22 For the third time he spoke to them: “Why? What crime has this man committed? I have found in him no grounds for the death penalty. Therefore I will have him punished and then release him.”
23 But with loud shouts they insistently demanded that he be crucified, and their shouts prevailed. 24 So Pilate decided to grant their demand. 25 He released the man who had been thrown into prison for insurrection and murder, the one they asked for, and surrendered Jesus to their will.
Points of Interest:
- (v.52) “touched the man’s ear and healed him”—Jesus shows that he really is a child of God. He shows mercy even to the people who are trying to kill Him. (see Luke 6:35-36)
- (v.54) “Peter followed at a distance”—Peter has just sworn that he will follow Jesus to prison and death. In the book of Acts, Peter does indeed follow Jesus to prison (Acts 4:3, for example); and church tradition tells us that he eventually follows Jesus to execution, perhaps even on a cross. Right now, though, the best he can muster is following at a distance—and he doesn’t even sustain that for very long.
- (v.64) “Prophesy! Who hit you?”—they think they’re being clever, but they’re actually in the middle of fulfilling prophecies he has already given: “The Son of Man must suffer many things and be rejected by the elders, the chief priests and the teachers of the law” (9:22); and, “They will mock him, insult him, and spit on him; they will flog him and kill him” (18:32-33).
- (v.69) “the Son of Man will be seated at the right hand of the mighty God”—Jesus is referring again to the Messianic prophecy from Daniel 7:13-14. It’s a concise, poetic way of saying, “Yes, I am the Messiah. Now that I’ve told you, you will kill me; but killing me will only end up leading to my exaltation and the establishment of my kingdom.” They might not catch all of it, but they understand enough to respond, “So, you’re saying you’re the Son of God, then?”
- (v.1) “led him off to Pilate”—Pilate is the Roman governor. The council needs his approval to apply the death sentence.
- (v.4) “I find no basis for a charge”—upon further examination, Pilate determines that Jesus is not a significant political threat. Luke is stressing the lack of legitimate charges against Jesus to clearly establish that Jesus is not a common criminal. For Luke’s readers, it would be quite scandalous that Jesus was crucified; it’s a form of death reserved for the lowest of the low.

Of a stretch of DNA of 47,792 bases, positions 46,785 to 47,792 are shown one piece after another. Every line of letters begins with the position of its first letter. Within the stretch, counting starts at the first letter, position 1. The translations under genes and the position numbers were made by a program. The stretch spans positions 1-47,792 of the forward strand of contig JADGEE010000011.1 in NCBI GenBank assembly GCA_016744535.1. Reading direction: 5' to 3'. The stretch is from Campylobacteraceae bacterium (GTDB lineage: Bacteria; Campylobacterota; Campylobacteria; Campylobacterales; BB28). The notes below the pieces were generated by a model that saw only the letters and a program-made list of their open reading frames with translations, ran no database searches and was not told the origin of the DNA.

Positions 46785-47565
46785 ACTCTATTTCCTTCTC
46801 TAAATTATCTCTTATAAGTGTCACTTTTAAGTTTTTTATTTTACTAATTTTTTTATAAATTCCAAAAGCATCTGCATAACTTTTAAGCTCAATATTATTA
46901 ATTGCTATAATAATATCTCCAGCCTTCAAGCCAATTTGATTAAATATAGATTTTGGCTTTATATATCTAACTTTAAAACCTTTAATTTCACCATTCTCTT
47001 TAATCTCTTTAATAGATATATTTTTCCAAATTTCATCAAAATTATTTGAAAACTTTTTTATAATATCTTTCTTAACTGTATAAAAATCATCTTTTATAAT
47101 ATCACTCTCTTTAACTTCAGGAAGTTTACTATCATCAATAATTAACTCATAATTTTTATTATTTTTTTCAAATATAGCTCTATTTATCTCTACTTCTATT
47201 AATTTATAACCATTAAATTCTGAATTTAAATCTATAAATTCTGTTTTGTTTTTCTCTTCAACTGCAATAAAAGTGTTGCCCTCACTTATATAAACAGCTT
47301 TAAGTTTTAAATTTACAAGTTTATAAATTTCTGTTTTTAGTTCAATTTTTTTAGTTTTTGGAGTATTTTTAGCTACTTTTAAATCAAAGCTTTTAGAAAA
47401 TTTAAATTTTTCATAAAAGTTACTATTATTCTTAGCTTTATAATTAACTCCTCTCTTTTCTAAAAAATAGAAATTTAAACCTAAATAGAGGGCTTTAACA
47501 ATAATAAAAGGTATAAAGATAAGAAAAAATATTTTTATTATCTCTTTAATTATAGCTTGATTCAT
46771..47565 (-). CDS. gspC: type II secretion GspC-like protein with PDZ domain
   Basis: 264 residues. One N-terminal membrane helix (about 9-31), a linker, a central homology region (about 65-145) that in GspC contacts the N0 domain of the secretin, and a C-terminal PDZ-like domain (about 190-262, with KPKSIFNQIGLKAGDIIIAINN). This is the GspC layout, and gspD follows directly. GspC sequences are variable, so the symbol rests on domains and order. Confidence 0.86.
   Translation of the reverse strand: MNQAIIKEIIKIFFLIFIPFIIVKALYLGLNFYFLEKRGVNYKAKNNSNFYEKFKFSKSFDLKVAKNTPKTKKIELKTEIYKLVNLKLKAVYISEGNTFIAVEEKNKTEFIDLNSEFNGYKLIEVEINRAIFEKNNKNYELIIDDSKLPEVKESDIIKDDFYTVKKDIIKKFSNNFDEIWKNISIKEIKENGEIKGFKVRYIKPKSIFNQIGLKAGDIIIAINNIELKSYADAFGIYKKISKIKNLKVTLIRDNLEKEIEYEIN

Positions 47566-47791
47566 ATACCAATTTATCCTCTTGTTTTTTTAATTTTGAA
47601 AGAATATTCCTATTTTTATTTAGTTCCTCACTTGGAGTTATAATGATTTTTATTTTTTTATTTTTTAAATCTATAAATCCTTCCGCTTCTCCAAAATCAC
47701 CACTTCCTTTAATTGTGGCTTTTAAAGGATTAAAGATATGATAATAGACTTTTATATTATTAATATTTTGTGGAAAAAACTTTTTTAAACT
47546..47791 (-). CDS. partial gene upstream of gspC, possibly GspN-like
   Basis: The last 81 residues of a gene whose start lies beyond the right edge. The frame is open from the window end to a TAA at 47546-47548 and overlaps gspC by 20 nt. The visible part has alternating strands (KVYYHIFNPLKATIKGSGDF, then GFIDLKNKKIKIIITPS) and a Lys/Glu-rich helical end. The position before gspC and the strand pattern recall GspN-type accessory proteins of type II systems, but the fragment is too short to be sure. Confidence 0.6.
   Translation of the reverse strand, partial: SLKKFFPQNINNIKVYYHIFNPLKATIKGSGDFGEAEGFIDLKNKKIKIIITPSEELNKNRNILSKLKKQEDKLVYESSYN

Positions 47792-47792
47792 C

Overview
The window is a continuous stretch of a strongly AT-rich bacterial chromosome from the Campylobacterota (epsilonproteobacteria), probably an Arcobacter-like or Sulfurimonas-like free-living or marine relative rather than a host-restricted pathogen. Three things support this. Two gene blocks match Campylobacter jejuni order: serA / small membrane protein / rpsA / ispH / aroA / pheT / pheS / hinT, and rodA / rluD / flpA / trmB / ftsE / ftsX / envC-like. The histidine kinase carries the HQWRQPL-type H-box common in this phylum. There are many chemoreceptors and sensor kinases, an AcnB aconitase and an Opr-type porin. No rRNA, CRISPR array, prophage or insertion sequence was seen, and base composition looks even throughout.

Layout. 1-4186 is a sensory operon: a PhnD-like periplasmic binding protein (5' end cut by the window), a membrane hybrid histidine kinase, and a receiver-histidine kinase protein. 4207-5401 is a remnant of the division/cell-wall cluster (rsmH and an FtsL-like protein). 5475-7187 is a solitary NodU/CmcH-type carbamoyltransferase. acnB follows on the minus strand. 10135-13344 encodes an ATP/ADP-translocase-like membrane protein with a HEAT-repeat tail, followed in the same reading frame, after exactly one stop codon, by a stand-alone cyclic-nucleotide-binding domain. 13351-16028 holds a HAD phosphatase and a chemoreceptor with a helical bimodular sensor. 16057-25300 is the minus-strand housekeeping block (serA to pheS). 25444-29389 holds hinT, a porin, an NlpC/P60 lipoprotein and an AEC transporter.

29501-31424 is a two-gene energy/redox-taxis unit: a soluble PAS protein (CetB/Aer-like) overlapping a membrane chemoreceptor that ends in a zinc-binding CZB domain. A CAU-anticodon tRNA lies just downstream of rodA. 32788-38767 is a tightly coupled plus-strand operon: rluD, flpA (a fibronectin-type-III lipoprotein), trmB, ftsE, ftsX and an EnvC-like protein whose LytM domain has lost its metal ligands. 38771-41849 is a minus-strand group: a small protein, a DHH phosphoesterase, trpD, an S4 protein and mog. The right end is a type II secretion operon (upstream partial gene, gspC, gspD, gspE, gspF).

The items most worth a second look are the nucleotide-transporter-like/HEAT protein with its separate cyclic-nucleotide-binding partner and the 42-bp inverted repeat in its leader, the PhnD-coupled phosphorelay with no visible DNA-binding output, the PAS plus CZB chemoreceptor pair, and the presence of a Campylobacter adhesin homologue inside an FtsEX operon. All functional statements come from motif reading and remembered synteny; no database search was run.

- (v.7) “he sent him to Herod”—Herod is probably in town for the feast. As a Galilean, Jesus is technically Herod’s citizen. But since the charges have to do with actions in Judea, Pilate has the right to try Jesus (IVP Bible Background Commentary 253); he’s just trying to pass off a difficult case.
Taking it home:
- For you: Do you feel as if you’ve failed God in some significant way? Ask God for forgiveness. If Jesus’ treatment of Peter is any indication, He’s more than willing to give you another chance. God is rooting for you to succeed.
- For your Six: Jesus healed the ear of one of the people who came to arrest him and kill him. Particularly if any of your Six have been hostile to Jesus; pray that He would draw them to Himself by showing them kindness in a way that they know is from Him.
- For our church/ILTJ: Jesus chooses not to engage in arguments with His accusers. He seems to draw strength from the fact that He has nothing to hide. Pray that our church would be a place free from destructive secrets. Pray that we would not respond defensively to anyone falsely accusing us but be given Holy Spirit grace and peace in every situation.
- To Talk About: One of Jesus’ disciples cut off another man’s ear with his sword when they came to the garden to arrest Jesus. Jesus picked up the ear and put it back on the man’s head. This story always blows my mind. 1. Sometimes followers of Jesus mess up and do things they think are right, but they aren’t. 2. This man’s ear was cut off and then put back on! In spite of being eye-witnesses to such a miraculous healing, they arrested Him anyway? What a mess!
- To Do: Put your hand over your right ear. Just close your eyes and imagine what it would have been like to be the man who experienced such a horrible and then beautiful thing happen to him. What do you think this man told his family about Jesus when He got home that night? Jesus always did right thing even in the hardest of times. Has there been a time when you had to do something hard but it was the right thing to do? Ask God to help you be a person who loves God and Others and does the right thing even when it’s a hard thing to do.